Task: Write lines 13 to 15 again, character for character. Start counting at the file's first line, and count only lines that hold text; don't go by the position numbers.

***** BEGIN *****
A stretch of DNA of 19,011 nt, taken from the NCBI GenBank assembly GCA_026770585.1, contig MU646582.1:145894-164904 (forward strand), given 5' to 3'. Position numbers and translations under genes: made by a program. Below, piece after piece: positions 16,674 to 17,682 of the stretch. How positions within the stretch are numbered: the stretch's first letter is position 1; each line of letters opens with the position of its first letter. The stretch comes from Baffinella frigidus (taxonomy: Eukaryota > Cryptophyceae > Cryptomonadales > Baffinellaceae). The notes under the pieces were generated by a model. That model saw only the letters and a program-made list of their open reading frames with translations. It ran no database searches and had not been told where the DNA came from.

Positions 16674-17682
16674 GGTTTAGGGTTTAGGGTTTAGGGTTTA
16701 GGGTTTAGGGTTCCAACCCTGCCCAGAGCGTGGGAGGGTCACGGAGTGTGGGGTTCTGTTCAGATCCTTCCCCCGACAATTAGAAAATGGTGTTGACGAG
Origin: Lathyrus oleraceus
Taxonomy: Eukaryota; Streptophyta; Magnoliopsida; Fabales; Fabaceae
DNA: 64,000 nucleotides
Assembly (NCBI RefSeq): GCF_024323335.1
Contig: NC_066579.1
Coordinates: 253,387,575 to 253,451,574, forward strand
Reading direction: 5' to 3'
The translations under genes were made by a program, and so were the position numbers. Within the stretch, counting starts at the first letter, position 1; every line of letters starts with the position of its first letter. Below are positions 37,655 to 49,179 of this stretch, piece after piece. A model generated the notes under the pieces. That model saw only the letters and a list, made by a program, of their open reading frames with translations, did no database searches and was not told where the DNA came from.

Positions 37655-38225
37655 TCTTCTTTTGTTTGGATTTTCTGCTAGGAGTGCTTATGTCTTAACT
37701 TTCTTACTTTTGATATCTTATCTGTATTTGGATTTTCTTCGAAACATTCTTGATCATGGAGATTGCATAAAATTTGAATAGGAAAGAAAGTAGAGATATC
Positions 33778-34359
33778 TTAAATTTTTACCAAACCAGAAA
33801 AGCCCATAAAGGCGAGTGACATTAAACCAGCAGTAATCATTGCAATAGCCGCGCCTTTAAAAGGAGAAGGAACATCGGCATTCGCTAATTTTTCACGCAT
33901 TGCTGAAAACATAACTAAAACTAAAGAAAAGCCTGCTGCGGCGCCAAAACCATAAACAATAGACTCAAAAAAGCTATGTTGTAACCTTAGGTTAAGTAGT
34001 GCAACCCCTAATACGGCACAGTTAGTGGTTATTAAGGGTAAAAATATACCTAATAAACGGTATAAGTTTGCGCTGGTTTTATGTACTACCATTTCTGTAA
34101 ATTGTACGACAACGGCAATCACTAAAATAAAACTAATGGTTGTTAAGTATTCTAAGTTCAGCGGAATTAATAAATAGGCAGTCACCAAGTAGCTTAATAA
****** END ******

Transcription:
Positions 37655-38225
37655 TCTTCTTTTGTTTGGATTTTCTGCTAGGAGTGCTTATGTCTTAACT
37701 TTCTTACTTTTGATATCTTATCTGTATTTGGATTTTCTTCGAAACATTCTTGATCATGGAGATTGCATAAAATTTGAATAGGAAAGAAAGTAGAGATATC